Or does happiness make us successful?
By Mike Flache
“I feel so incredibly empty, even though our company has developed extremely well economically in 2020,” my friend David said during our mandatory New Year’s phone call.
David is both a friend and business partner, the CEO of a cybersecurity solutions company. Its products and services are used all over the world. From an economic point of view, things have only gone up for his company, and for him personally in the last five years. One sales record broke the other.
But while his company’s KPIs went up, his mental wellbeing went in the opposite direction. David is often tired, irritable, and no longer enjoys what he is doing–even though his company is flourishing, which should be a huge motivational boost for him. Why is this not the case?
What happiness means to us
If we take a look at two Harvard long-term studies–the Grant Study and the Glueck Study–it becomes clear that economic success and money alone do not bring fulfillment.
The two long-term studies began tackling the question of what makes people happy more than 75 years ago. Beginning in the 1930s, researchers followed 268 Harvard graduates (Grant Study) and 456 men from lower-income neighborhoods of Boston (Glueck Study), regularly asking them about their physical and emotional well-being. Those who are still alive today are now 90-years-old. Some of them are still in contact with the researchers.
Long-term studies like the one above are rare. They provide insights that are usually difficult to obtain. After years of intense research, scientists have concluded that our greatest happiness comes from our relationships.
What the path to happiness can look like
I have experienced firsthand how unfulfilling economic success is on its own. In 2004 I survived the Indian Ocean tsunami, an event that shaped my life forever.
At that time, my life was almost entirely about business. Everything was going well, but at the age of 30, I felt the same emptiness that David told me about during our New Year’s phone call in 2020.
After the tsunami experience, this emptiness increased. For a long time, I asked myself why I had survived this catastrophe and why so many other people had to lose their lives. But eventually, the answer came to me like something out of a book: I still had a job to do. I took the situation as an opportunity to give my life a new direction–to share the opportunities that come to me with other people.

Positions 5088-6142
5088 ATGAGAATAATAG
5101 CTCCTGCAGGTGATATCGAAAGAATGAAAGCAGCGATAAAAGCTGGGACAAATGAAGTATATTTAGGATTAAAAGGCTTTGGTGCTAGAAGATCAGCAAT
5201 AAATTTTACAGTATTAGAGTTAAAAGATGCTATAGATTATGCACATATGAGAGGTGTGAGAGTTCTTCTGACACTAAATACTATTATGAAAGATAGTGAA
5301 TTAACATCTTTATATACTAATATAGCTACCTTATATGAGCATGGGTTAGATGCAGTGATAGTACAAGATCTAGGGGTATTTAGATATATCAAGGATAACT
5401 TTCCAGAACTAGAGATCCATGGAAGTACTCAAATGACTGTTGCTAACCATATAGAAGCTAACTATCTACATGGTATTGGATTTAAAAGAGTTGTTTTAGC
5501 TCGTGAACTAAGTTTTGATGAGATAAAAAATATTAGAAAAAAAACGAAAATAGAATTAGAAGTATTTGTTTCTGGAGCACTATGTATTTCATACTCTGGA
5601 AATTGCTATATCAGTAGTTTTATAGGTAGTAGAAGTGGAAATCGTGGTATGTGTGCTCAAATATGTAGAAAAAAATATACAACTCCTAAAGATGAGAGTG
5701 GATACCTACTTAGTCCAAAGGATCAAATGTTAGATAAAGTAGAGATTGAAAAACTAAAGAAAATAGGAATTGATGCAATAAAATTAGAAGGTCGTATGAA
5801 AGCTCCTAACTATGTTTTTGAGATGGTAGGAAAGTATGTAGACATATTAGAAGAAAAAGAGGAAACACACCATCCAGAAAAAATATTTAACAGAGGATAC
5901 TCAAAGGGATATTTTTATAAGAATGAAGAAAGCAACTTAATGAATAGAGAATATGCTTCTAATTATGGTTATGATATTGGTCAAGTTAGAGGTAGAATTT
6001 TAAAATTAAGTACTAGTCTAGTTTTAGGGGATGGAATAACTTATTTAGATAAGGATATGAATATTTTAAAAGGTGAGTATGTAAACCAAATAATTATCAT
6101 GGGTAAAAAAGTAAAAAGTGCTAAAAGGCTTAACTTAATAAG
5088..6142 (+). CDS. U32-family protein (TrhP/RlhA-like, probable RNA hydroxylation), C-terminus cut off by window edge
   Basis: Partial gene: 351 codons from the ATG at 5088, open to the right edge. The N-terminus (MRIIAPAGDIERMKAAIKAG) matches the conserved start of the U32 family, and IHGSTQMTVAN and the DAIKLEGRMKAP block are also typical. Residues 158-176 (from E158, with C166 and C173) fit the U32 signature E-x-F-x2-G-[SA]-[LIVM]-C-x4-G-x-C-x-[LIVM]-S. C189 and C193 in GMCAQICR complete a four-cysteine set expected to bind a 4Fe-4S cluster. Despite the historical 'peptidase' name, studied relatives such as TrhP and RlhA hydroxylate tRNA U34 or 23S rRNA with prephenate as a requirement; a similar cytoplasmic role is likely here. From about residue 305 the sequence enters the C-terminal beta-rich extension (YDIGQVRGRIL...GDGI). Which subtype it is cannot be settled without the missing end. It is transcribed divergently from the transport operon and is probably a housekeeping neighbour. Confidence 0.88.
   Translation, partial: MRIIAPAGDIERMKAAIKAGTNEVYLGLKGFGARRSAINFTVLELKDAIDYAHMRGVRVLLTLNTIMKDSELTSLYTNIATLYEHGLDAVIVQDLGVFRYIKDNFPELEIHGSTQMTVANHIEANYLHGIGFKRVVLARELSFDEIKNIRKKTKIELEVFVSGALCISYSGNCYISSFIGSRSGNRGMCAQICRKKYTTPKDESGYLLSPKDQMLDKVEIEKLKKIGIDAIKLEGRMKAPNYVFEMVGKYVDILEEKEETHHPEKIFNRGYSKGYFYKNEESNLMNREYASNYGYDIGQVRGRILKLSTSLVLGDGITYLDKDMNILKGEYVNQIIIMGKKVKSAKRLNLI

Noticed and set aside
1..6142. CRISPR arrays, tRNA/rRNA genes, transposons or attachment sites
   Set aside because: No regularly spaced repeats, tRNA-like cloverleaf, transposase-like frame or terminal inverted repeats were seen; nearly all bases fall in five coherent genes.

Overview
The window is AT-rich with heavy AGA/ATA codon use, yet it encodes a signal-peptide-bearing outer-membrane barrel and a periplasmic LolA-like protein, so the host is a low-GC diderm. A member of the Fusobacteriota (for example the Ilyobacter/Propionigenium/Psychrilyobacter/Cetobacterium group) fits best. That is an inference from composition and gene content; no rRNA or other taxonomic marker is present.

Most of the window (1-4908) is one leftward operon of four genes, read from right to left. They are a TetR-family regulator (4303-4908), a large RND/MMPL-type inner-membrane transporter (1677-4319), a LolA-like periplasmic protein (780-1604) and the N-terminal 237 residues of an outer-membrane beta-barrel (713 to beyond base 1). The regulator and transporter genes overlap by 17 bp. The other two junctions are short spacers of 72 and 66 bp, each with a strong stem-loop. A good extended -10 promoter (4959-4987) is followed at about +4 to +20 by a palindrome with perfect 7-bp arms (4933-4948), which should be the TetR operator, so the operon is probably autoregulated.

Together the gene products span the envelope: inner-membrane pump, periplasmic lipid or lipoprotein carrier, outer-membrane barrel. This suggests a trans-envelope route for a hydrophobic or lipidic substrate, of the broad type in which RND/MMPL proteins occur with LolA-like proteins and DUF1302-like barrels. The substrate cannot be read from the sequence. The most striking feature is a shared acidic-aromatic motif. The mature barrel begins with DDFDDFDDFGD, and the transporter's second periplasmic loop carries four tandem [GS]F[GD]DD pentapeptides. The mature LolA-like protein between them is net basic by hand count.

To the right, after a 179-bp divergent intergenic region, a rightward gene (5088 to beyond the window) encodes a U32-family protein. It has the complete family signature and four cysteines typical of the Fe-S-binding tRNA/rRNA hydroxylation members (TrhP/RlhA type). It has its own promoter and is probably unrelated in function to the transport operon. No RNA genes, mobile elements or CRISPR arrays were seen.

That’s why I decided to expand my entrepreneurial activities to include social projects and sustainability projects. Since then, I have supported various good causes and organizations. One of my priorities is to help these initiatives make a bigger impact by using digital technologies.
To this day, I have never regretted my decision. Making this choice has, among other things, helped to find the grounding and balance that is so important in life.
Why happiness makes you successful–and not the other way around
Coming back to the New Year’s phone call with David, at the end of our conversation, he asked me how to tackle this challenge.
My first piece of advice to him was to ‘rethink.’ Happiness researcher Shawn Achor found that we can be much more successful when we are happy. According to Achor, our brain is 31% more productive in a positive state.
Rethinking primarily looks at redefining success: never focus on the economic perspective alone, especially not materially. Instead, from time to time, honestly and holistically, ask yourself whether what you do leads you to a fulfilled life.
Based on my life experience, this is possible with the triple-A approach:
ATTITUDE: Accept your challenges and take responsibility for them.
ADAPTATION: Create your new vision and craft your roadmap.
ACTION: Invest in yourself and transform your life.
I strongly believe that it is important to step out of your comfort zone, to challenge yourself, and thereby grow.
Whether for David personally or in general, balancing meaning and a sustainable purpose are becoming more and more essential to creating a passionate and fulfilling life–especially in times of crisis.
About the Author
Mike Flache is an entrepreneur, business angel, and philanthropist. Together with talented teams, he builds and transforms digital businesses worldwide. Mike also advises the CEOs of some of the world’s most renowned organizations. The analysts of Onalytica voted him as one of the Top-10 global thought leaders in digital transformation.